When the two sentences are combined using the pattern "as...as":
He runs fast. I run fast.
--->He runs as fast as I run fast.
--->He runs as fast as I do.
--->He runs as fast as I.
Is the procedure correct?
Does the first "as" function like "so" and the second like "like"?
Thanks for explaining this to me!!
Olympic Gold, Silver and Bronze medalists in a 400m race all run fast.
Gold medal winner runs fast.
Silver medal winner runs fast.
Gold medal winner runs as fast as Silver medal winner. (?) That would be a tie, and both would be awarded a gold medal.
My focus is on syntax, not on semantics. Thanks.
(1) He runs as fast as I run fast..
(2) He runs as fast as I do..
(3) He runs as fast as I..
The underlined expressions are called comparative clauses. The crucial property of comparative clauses is that they are structurally 'reduced' in some way, usually obligatorily.
The second "as" is a preposition which is in construction with the first "as" (called the 'governor') which is an adverb.
In (1), there is no reduction and consequently the sentence is unacceptable. In (2) the comparative clause has been reduced to just "I do", where "do" is a pro-form meaning "run fast", so it now becomes acceptable.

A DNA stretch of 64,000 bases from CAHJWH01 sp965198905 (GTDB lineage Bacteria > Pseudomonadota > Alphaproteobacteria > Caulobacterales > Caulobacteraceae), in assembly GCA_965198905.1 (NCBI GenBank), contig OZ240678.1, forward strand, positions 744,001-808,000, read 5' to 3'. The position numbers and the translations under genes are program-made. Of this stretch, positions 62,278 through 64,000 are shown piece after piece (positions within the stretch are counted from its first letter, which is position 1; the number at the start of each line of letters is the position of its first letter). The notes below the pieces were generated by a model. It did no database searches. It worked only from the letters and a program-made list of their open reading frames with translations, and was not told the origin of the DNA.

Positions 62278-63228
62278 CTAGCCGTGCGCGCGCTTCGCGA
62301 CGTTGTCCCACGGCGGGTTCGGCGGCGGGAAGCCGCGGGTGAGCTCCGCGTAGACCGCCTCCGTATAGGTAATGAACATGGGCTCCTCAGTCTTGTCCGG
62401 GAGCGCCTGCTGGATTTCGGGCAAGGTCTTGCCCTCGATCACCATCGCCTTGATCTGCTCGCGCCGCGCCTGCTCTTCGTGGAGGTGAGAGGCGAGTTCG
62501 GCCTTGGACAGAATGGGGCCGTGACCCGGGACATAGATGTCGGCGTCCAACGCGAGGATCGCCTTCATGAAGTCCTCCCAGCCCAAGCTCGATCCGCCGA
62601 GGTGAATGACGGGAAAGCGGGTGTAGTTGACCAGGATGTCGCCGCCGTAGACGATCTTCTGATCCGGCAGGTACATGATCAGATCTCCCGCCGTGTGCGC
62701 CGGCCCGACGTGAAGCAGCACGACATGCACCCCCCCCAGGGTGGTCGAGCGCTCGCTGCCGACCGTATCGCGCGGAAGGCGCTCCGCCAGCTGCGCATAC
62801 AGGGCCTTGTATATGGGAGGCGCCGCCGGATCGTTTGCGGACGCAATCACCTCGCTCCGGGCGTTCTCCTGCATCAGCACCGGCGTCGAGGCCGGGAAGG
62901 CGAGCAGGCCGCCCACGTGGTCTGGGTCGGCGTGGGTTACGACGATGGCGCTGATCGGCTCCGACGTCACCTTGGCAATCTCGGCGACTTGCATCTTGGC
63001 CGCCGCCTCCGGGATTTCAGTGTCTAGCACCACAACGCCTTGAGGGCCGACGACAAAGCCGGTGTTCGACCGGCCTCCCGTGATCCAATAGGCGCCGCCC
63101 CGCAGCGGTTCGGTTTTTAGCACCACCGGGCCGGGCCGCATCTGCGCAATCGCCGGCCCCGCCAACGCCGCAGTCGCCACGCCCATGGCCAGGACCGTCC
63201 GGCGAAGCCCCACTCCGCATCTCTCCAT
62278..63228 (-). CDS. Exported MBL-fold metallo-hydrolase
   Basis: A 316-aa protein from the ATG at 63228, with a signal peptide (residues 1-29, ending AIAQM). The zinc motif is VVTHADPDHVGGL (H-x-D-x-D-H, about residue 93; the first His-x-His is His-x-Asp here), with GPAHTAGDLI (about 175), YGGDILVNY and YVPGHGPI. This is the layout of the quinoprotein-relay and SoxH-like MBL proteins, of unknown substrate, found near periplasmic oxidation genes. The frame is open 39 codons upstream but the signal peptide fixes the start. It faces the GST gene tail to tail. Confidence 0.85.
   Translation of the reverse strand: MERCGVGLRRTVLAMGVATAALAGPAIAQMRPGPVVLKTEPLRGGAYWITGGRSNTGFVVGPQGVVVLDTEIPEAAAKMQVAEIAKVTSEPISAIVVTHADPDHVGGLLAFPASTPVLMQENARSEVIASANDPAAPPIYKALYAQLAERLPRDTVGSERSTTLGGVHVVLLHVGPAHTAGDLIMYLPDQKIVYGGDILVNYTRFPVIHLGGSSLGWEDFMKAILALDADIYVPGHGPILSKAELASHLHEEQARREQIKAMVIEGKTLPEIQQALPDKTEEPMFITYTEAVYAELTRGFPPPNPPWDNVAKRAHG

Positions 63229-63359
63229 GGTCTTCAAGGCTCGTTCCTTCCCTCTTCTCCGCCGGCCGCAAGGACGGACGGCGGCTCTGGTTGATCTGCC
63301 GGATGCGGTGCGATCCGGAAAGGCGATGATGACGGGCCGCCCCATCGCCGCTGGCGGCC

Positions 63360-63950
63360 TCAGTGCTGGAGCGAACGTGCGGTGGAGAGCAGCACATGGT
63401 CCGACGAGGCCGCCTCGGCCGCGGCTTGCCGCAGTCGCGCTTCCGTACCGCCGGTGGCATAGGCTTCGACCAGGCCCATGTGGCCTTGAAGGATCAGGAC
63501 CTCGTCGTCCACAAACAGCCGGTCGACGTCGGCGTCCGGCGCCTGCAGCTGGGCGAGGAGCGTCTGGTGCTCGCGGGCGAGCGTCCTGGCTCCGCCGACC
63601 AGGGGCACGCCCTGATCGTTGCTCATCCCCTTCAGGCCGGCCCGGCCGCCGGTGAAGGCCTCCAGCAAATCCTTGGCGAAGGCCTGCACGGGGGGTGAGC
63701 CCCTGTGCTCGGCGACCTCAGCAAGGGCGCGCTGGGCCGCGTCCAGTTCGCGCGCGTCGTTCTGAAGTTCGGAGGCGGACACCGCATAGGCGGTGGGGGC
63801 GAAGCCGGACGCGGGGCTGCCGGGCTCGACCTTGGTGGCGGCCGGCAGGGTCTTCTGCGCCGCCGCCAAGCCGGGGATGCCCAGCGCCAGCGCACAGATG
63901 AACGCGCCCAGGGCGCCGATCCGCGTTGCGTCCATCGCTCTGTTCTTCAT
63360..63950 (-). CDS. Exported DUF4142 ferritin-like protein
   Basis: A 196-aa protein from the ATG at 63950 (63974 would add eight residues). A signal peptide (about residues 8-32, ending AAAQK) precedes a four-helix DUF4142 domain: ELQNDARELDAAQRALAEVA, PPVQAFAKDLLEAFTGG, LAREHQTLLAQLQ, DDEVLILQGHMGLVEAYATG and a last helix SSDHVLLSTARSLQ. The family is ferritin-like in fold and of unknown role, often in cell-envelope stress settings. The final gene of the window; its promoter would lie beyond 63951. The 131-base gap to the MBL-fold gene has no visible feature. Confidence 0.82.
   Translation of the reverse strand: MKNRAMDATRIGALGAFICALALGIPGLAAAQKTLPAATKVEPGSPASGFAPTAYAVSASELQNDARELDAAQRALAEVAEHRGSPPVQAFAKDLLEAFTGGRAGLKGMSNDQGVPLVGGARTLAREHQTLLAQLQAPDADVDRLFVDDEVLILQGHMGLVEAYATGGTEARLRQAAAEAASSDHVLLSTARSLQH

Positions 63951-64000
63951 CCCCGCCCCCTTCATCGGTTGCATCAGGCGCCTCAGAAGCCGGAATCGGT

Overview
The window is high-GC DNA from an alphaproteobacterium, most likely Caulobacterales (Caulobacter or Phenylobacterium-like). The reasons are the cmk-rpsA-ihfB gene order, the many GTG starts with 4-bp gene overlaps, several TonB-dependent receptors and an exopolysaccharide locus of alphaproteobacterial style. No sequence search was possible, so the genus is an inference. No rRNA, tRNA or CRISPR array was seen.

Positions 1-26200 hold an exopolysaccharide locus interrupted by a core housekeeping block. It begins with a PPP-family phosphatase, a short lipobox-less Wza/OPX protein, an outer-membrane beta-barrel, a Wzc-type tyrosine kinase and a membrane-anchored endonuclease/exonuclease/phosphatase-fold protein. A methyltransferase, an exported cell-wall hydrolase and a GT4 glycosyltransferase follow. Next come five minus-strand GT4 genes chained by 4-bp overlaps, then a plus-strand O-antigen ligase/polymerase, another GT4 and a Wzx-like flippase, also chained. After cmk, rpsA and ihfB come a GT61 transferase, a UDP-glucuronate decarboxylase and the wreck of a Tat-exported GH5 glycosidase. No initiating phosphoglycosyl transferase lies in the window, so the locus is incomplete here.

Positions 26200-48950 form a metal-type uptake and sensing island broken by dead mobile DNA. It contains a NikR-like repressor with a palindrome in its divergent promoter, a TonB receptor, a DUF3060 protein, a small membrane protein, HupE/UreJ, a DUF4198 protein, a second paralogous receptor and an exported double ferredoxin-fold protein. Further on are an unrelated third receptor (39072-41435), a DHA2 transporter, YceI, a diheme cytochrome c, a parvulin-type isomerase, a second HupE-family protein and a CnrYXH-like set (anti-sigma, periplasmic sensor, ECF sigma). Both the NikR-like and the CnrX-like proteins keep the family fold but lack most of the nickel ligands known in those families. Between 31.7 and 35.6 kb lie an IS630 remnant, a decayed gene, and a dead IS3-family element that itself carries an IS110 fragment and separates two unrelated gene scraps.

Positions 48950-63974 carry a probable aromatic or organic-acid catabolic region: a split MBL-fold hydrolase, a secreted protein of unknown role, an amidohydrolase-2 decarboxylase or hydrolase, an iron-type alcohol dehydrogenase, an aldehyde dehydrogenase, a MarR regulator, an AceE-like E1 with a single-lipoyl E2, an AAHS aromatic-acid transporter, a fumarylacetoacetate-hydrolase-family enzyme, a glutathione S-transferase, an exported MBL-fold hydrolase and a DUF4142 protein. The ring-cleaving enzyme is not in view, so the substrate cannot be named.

In (3) the comparative clause has been reduced still further to just the subject of the clause, a pronoun. But "I" is very formal and best replaced by "me":
(4) He runs as fast as me".
Here, "me" is not a reduced clause, but a pronoun functioning as object of the preposition "as".
Does that answer your question?
Wow!!Thank you so much~~Paul!!
But, in some grammar books, the second "as" is thought to be a conjunction. Is it? Thanks!
Thank you, Paul!
Then, in this case, "You look much more beautiful than my sister (does)",
can "than" be viewed as a preposition in modern grammar? thanks!